Dupage Sheriff's Office composite of a boy believed to be 3 to 5 years old, found in a blue canvas laundry bag in a field near Naperville in October 2005. (Image courtesy Dupage Sheriff's Office / December 7, 2005)

Mary Schmich
October 12, 2007
Chicago Tribune

The detectives and the coroner will gather in the baby section of a Wheaton cemetery Monday to bury their nameless son.He was 3. Or 4. Hispanic. Or Native American. Maybe Asian. By the time he was found, his body was too far gone to determine the color of his eyes, though it is known that his hair was black and the last shirt he wore was navy blue.Whoever he was, he grew to be known in the DuPage County sheriff's office as "our little boy."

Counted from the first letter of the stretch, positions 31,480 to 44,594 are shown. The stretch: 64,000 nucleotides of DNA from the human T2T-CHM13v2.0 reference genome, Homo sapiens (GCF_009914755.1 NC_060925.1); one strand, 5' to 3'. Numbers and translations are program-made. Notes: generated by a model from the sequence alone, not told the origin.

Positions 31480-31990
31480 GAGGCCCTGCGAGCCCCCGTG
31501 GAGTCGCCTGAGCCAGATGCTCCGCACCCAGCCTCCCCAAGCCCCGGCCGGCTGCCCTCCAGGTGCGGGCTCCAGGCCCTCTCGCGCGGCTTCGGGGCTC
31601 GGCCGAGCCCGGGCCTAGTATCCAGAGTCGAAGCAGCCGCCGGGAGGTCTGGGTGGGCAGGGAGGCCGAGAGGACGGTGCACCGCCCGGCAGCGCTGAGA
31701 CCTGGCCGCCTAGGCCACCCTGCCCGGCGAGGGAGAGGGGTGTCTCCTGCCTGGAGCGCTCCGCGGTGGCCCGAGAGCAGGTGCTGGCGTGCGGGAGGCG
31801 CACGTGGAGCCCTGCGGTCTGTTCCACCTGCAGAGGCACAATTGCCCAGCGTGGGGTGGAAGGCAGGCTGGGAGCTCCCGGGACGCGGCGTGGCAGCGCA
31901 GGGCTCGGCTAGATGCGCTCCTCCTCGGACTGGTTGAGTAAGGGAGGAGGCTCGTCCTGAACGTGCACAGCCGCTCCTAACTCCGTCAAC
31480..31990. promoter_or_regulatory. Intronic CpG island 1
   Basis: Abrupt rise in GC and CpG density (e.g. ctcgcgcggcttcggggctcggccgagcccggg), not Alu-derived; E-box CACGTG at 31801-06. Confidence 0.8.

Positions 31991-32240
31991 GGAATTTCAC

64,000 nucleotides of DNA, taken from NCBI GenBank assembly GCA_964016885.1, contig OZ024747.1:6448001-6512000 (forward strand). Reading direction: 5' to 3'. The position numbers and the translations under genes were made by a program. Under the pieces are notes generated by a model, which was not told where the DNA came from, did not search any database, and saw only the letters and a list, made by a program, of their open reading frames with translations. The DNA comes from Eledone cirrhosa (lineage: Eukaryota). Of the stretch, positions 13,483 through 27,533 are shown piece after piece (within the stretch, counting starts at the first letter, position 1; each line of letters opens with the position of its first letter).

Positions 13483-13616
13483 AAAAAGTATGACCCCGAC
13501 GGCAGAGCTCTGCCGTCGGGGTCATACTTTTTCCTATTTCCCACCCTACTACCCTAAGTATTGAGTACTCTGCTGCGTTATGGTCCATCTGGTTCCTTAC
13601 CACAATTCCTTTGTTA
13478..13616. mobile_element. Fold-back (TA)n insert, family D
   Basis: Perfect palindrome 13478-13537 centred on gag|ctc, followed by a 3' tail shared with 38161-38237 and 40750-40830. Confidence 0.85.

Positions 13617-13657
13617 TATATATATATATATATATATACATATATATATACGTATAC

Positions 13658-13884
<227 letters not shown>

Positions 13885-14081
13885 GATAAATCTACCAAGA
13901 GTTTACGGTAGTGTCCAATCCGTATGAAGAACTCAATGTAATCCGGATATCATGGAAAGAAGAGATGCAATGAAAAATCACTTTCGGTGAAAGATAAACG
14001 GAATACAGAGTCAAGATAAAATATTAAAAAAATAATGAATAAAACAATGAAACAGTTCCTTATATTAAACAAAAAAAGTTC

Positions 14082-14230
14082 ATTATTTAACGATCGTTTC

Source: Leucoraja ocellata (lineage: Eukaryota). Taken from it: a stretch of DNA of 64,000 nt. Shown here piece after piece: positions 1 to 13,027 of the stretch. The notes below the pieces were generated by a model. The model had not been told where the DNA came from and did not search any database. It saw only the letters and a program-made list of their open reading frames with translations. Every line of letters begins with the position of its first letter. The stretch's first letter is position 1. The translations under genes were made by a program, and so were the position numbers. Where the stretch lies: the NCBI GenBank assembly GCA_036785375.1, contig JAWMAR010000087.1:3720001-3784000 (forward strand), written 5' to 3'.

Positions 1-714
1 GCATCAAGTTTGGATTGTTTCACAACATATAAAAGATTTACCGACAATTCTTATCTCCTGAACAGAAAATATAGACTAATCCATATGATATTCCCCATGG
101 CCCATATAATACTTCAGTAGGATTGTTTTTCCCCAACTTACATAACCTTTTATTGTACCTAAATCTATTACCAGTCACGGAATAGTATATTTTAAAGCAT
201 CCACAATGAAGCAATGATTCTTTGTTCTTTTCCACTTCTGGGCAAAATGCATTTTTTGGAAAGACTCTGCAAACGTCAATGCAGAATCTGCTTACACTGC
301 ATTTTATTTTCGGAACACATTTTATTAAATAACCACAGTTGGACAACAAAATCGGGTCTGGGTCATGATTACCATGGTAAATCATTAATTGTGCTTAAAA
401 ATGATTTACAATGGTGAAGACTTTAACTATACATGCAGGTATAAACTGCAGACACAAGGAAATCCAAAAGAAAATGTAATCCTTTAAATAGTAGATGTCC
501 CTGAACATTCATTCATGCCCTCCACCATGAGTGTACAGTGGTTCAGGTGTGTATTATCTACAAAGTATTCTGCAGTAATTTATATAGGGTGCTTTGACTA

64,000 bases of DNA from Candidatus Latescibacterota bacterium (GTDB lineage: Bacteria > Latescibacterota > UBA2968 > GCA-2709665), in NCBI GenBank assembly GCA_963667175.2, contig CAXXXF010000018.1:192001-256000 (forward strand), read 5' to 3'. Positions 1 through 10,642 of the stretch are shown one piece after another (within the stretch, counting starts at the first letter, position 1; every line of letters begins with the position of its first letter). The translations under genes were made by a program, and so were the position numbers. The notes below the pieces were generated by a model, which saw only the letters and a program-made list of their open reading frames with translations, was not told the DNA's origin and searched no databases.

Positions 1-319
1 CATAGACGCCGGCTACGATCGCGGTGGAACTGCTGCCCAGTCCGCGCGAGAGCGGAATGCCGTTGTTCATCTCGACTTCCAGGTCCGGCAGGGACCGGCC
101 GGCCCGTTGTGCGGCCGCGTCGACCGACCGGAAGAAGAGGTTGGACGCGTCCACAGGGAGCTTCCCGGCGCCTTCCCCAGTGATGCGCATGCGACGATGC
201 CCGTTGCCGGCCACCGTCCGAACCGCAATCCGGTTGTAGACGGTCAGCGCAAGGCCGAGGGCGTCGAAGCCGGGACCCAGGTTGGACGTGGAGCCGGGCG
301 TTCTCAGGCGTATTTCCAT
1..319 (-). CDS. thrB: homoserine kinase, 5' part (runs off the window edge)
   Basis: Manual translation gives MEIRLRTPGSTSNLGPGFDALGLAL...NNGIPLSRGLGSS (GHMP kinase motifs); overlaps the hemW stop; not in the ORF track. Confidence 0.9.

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"We adopted him," said Detective Joe Del Giudice when I dropped by Thursday. "He has nobody else."Del Giudice dug his hands deeper into his parka, shook his head. "Not having a name. That's what bothers me."The boy's face -- his various possible faces -- lives on inside the sheriff's department. Two of his faces greet you on the lobby doors. Walk the corridors, and you'll see him in office after office, tacked to a corkboard, hanging on a file cabinet, in a frame on the sheriff's window ledge. The face reminds the officers of their own kids.For two years, since the October day that a dog walker stumbled upon a decomposed body stuffed in a blue, canvas laundry bag and dumped in a roadside thicket near Warrenville, the boy's remains have sat in cold storage, waiting for someone to come forward with a lead that didn't fizzle.There have been hundreds of leads. They came by phone and e-mail. They came after the boy's photo aired on "America's Most Wanted" and "Without a Trace."Del Giudice and his partner, John Gradus, sniffed out possibilities from Chicago to the Wisconsin border. They learned a lot of boys look like theirs.They kept searching. They got angry. They searched more. They felt sad. They waited, in frustration and astonishment. Didn't someone miss him?"I remember thinking in the nice days of October 2005, it won't be long," said Pete Siekmann, the coroner, who keeps a picture of the boy on his credenza. "Some stay-at-home mom or grandma would say, 'You know, I haven't seen little Johnny down the street in a while.'"Some people did get in touch, but it was never the right little Johnny.At one point, Del Giudice flew down with the boy's skull to the faces lab at Louisiana State University. The experts there constructed a clay face and a picture from the clay.But no one stepped forward to claim the boy with that face, or the one with the forensic artist's face, or the one with the computer-generated face.Finally, the sheriff, the detectives and the coroner agreed that it was time. Take their boy out of the refrigerated morgue and lay him properly in the ground."From an evidence and scientific standpoint, there's no reason to delay anymore," said Major Mark Edwalds, who keeps the boy's image on his desk.On Monday, they'll do what families do. While a bagpiper plays a tune and a girl sings "Lullaby and goodnight," and Deacon Andy, who ministers over in the jail, says a word, they'll lay their boy to rest.He'll be laid out in donated clothes -- little slacks, shirt, tie, jacket, underwear -- next to a burial blanket someone offered as a gift. The casket is a gift, too, and the plot.So is the headstone, which will carry no date of birth or death, just the date the body was found, and these words: Son/Unknown/But not forgotten.In 31 years on the coroner's job, said Siekmann, he has encountered only four unidentified bodies, and none that feels this personal."You can hardly believe that it's come down to this," he said, "that a life comes down to this."Burials are rituals the living conduct for themselves as well as for the dead. But when the officers and the coroner lay their boy to rest, they won't get full peace of mind.They say this will never be a cold case, and they fantasize that on Monday out there in the Holy Innocents section of Assumption Cemetery someone will walk up and tell them who it is they're burying.There's a beautiful video about this boy at